For the past few years (well, since I’ve had an iPad), I’ve been exasperated by the time it takes whichever app Apple has streaming video from my iTunes library to my iPad to load my iTunes library. In the past, it has taken anywhere from 20-90 minutes to load the library each time I access it. Clearly, this isn’t really viable as a “streaming TV in bed” approach. I did some digging around, and it seems like the root issue is that my iTunes library is too big, so the iPad app can’t process the XML file it has to download (aside: this is ridiculous, of course).
Long story short, at the start of the summer, being blissfully unemployed, I took a moment to split my iTunes library in twain: one library of music and audiobooks to sync to my phone (not that that integration has been getting any better, mind you) and one library of movies and TV shows to stream to the AppleTV and my iPad and whatnot. (Note: this whole time the AppleTV could load my gigundous library… but not the iPad. Oy.)
Much metadata cleaning later (because it turns out that iTunes doesn’t actually write all the fields it should write to video files, because, well… it’s lousy), I now have two libraries. Most of the time I want the movies and TV library open, but I want to regularly open the music and audiobooks to sync podcasts (not that I trust Apple for that either: greg is in charge of syncing, iTunes just adds the new files to the library).
In the past, I’ve noted that I’ve found CLI
defaults tool to be useful for managing a remote iTunes library. This proves not to be the case here — in fact, the solution is one of simple symlinking. I’ve written three scripts: a “master” script that just toggles between libraries and two “client” scripts that just pass a specific parameter to the master script (depending on which library should be opened).
August 12, 2017 edit: I have found that AppleScript is just too flaky for this operation, and have switched to an end run around iTunes using bash scripting. The original AppleScripts are still available, but I recommend the bash approach below at this point:
It’s worth noting a few things here:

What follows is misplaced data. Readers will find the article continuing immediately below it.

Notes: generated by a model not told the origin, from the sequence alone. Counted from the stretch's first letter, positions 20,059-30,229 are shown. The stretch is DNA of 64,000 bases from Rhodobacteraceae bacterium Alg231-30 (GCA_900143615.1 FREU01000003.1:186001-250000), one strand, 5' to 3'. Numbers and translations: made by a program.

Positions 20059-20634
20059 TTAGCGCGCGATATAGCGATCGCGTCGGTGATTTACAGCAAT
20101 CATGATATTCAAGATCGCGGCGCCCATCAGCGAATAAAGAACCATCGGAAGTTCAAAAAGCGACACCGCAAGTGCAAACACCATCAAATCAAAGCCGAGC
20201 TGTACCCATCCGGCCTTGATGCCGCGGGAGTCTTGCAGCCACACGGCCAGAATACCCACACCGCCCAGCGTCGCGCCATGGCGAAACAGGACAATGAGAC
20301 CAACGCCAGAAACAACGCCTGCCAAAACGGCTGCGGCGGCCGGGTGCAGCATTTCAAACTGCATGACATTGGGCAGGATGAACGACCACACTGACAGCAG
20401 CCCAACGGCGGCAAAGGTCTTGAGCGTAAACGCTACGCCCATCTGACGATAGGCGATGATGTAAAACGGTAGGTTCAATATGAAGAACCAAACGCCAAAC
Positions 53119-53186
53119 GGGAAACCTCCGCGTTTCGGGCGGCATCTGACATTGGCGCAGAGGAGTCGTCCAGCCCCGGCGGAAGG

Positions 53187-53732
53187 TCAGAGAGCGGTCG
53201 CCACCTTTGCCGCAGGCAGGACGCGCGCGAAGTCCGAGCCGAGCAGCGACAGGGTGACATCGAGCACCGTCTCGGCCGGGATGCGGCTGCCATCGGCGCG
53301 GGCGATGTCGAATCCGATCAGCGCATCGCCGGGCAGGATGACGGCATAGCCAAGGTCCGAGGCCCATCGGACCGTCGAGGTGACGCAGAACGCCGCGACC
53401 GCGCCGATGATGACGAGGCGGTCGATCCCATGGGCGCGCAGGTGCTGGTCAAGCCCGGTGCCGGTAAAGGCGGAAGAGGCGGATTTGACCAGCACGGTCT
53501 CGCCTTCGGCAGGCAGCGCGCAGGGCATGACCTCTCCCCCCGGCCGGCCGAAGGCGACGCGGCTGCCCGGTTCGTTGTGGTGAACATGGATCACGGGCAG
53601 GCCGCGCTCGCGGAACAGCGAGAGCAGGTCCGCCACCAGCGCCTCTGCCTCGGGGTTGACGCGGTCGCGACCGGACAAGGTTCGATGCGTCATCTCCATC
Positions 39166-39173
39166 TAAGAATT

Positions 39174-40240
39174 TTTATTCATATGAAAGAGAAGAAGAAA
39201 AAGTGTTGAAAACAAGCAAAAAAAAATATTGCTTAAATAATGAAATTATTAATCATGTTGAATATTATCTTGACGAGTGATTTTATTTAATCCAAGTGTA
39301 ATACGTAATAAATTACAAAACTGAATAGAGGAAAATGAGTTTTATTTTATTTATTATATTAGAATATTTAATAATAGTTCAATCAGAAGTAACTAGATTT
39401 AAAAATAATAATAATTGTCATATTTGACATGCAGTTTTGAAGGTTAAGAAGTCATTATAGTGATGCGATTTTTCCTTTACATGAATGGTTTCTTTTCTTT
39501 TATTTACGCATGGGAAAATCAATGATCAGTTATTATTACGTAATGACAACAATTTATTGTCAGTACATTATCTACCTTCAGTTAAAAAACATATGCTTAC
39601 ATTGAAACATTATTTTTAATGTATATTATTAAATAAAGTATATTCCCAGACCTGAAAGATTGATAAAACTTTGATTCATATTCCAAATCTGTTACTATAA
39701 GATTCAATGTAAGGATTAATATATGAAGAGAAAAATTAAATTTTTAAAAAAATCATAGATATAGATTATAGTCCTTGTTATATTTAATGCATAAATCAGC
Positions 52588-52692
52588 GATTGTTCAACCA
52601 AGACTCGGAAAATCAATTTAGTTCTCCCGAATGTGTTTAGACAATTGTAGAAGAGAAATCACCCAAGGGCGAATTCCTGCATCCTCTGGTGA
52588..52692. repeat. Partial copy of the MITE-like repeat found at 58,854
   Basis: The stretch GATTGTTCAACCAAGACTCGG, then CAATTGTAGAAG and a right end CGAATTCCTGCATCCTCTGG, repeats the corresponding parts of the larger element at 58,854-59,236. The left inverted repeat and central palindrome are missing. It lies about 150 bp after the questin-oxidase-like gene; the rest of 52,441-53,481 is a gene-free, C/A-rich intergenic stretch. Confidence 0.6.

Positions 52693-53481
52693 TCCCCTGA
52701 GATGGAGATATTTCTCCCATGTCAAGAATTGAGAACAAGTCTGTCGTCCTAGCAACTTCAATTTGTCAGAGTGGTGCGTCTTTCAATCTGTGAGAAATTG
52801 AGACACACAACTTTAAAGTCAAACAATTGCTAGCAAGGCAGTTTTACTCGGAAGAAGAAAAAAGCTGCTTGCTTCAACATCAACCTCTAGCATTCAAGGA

~/Music/iTunes— the script operates by swapping out symlinks at that location to other libraries. The script does do a sanity check before trying to effect that swap, of course.
osascriptcommand to open the “master” script with appropriate parameters in the crontab… I couldn’t figure out how to give osascript appropriate permissions in the accessibility section of the Security & Privacy system preferences. Frustrating. [August 12, 2017 edit: …and I no longer both to schedule switching libraries with crontab anyway.]
Seth Battis July 30th, 2017
Posted In: How To
I just mentioned that my wife switches between two different iTunes libraries, including one that lives on a shared volume on our home server. There’s a great tip on Stack Overflow for writing a script to automate that swap between iTunes libraries (rather than having to hold down option while iTunes loads and then click around to find the library you want). But it seemed like it might be nice to document for posterity the full script that we’ve built, since it handles not just the library swapping, but also the mounting of the shared volume as well.
This script takes a little prep work, both generating the library location property and storing the authentication information in the user keychain. The Stack Overflow tip explains the former, and the latter is as easy as connecting to the server and remembering to check the “Save Authentication” checkbox during the authentication process.
Seth Battis March 18th, 2014
Posted In: How To
This post is part of a series that are components of my “Expert Plan” at my school, looking to create a shared resource for my colleagues as the school moves towards greater adoption of laptops and technology in our pedagogy.
This AppleScript application converts any word processing files that Pages can open into PDFs. This application will only work on Macs.
To use this application, drag a icon(s) of a file or group of files on to the icon for the application. When asked, pick which folder you would like to save the PDFs into. As the application runs, if Pages cannnot open a particular file, you will see a message warning you of this. When the application completes, it will display a list of all the files that could not be converted (or simply quit if all of the files were converted).
To install this application, click the link below to download it as a ZIP archive. Double-click the “Convert Word Processing Files to PDFs.zip” icon to expand the ZIP archive and drag the application icon to where you want to use it.
Seth Battis November 22nd, 2009